Japanese-Portuguese Jesuit Carved Ivory Figure of the Crucified Christ

A Fine Japanese-Portuguese Jesuit Carved Ivory Figure of the Crucified Christ With high forehead closed almond-shaped large eyes with highly marked lids and thin elongated slits the open pouty mouth with tight lips and manicured moustache
Smooth silky creamy patina
Traces of red and black polychrome
An old printed paper label to reverse depicting an Imperial Eagle holding a Heraldic Shield with ink inventory no. ‘C/306’
Late 16th Century – Early 17th Century

Size: 25cm high, 24.5cm wide - 9¾ ins high, 9½ ins wide / 31cm high - 12¼ ins high (with base)

cf: A similar example in the Asian Civilisations Museum Singapore 2012.00383

 
A Fine Japanese-Portuguese Jesuit Carved Ivory Figure of the Crucified Christ With high forehead closed almond-shaped large eyes with highly marked lids and thin elongated slits the open pouty mouth with tight lips and manicured moustache
Smooth silky creamy patina
Traces of red and black polychrome
An old printed paper label to reverse depicting an Imperial Eagle holding a Heraldic Shield with ink inventory no. ‘C/306’
Late 16th Century – Early 17th Century

Size: 25cm high, 24.5cm wide - 9¾ ins high, 9½ ins wide / 31cm high - 12¼ ins high (with base)
East Asian religious ivory carvings represent one of the most extraordinary artistic products of the cross-cultural interaction between the European Catholic powers in Asia and their Japanese and Chinese trading partners. They were first manufactured by non-Christian Japanese near Nagasaki, the Jesuit missionary base in Japan, and by unconverted Chinese craftsmen working in Chinese territory.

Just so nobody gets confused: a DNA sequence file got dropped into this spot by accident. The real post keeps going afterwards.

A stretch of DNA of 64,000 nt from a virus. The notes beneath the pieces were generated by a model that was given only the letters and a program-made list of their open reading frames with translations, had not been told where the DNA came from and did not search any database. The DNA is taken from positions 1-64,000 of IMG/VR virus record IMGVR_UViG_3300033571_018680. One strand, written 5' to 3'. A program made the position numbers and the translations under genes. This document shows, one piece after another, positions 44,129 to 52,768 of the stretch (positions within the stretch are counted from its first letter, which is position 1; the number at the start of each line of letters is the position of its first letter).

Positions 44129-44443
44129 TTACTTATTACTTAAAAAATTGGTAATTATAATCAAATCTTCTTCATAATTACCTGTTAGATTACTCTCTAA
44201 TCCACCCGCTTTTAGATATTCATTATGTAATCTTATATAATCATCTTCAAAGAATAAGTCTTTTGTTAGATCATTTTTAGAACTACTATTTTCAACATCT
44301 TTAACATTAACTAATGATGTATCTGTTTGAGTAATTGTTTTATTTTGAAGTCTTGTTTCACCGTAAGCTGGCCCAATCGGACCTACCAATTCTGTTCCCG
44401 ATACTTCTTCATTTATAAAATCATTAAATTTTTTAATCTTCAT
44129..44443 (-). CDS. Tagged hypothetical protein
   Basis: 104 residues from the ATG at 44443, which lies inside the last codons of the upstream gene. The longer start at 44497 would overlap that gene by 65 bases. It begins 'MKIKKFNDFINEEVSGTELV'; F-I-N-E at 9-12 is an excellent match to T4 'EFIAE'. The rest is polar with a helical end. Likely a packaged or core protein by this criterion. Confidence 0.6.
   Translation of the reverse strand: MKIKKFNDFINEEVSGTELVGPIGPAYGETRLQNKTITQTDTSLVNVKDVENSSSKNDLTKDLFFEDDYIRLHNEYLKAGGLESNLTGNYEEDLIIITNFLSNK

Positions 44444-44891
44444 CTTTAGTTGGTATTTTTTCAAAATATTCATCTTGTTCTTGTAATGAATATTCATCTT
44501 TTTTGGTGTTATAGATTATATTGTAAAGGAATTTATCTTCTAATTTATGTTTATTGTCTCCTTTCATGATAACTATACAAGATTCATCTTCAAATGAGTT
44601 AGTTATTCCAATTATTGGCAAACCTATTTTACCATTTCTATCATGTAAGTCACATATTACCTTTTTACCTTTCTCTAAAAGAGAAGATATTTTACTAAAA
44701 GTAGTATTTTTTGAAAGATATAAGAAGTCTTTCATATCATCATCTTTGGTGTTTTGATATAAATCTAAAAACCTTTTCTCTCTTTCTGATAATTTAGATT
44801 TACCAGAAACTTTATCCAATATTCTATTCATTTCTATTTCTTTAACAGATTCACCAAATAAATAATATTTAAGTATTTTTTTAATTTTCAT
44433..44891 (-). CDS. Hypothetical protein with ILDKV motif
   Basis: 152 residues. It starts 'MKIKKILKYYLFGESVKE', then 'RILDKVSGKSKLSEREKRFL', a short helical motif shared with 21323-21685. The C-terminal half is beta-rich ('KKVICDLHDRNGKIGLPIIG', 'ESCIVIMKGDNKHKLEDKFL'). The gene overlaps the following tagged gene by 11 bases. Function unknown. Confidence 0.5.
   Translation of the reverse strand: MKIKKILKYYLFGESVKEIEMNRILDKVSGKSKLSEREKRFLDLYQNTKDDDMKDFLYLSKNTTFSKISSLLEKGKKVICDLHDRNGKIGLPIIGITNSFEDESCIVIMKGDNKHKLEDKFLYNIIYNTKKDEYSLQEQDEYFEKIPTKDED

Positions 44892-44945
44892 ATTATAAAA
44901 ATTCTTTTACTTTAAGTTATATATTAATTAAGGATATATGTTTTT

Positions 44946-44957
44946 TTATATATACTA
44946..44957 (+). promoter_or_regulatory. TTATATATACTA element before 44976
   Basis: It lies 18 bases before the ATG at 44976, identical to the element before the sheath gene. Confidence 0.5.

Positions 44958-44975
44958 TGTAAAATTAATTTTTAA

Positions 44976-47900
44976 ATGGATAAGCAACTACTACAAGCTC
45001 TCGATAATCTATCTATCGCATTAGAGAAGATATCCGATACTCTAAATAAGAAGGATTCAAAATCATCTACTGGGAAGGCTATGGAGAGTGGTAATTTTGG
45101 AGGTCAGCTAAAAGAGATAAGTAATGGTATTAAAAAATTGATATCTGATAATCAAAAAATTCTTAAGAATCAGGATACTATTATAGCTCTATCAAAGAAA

Nagasaki was the site of the most flourishing Jesuit arts workshop in Asia. The Japan mission was founded by Francis Xavier who reached Kagoshima in 1549 with paintings and other devotional objects which were used as aids to conversion. The Jesuits achieved only modest success on the main island of Honshu, but in Kyushu the local war lords ‘Daimyƍs’ accepted Christianity and with the approval of the Shogun Oda Nobunaga by 1593 had successfully converted over 215,000 Japanese. The Jesuits organised these converts into lay confraternity groups who could practice the Catholic faith where there were insufficient numbers of priests, thereby laying the foundations for a continuing Christian tradition.
     By 1580 the Jesuits had founded colleges in Japan under Papal patronage that taught both converts and the sons of prominent non-Christian families. In 1583 an Italian Neapolitan lay brother Giovanni Niccolo (1563 - 1626) founded a Jesuit art school. This was referred to as a ‘Seminary of Painters’, but incorporated arts and craft workshops like those that were begun in Latin America. In 1614 Christianity was prohibited by the Tokugawa government and the Seminary of Painters and all of the Japanese Jesuit art school moved to Portuguese Macau. Production continued with many of the ivories after this date carved by Chinese as well as Japanese immigrant converts. Many of the religious ivories and paintings were produced for Portuguese colonial markets, but some were intended for the newly converted Philippines and Spanish America. These fine works of Christian art are one of the world's first testaments to the Asian ability to adopt western styles in the name of trade.

 
cf: A similar example in the Asian Civilisations Museum Singapore 2012.00383

Japanese-Portuguese Jesuit Carved Ivory Figure of the Crucified Christ

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ENQUIRIES

+44 (0) 207 689 7500

+44 (0)7836 684133
+44 (0)7768 236921

enquiries@finch-and-co.co.uk
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ENQUIRIES

+44 (0) 207 689 7500

+44 (0)7836 684133
+44 (0)7768 236921

enquiries@finch-and-co.co.uk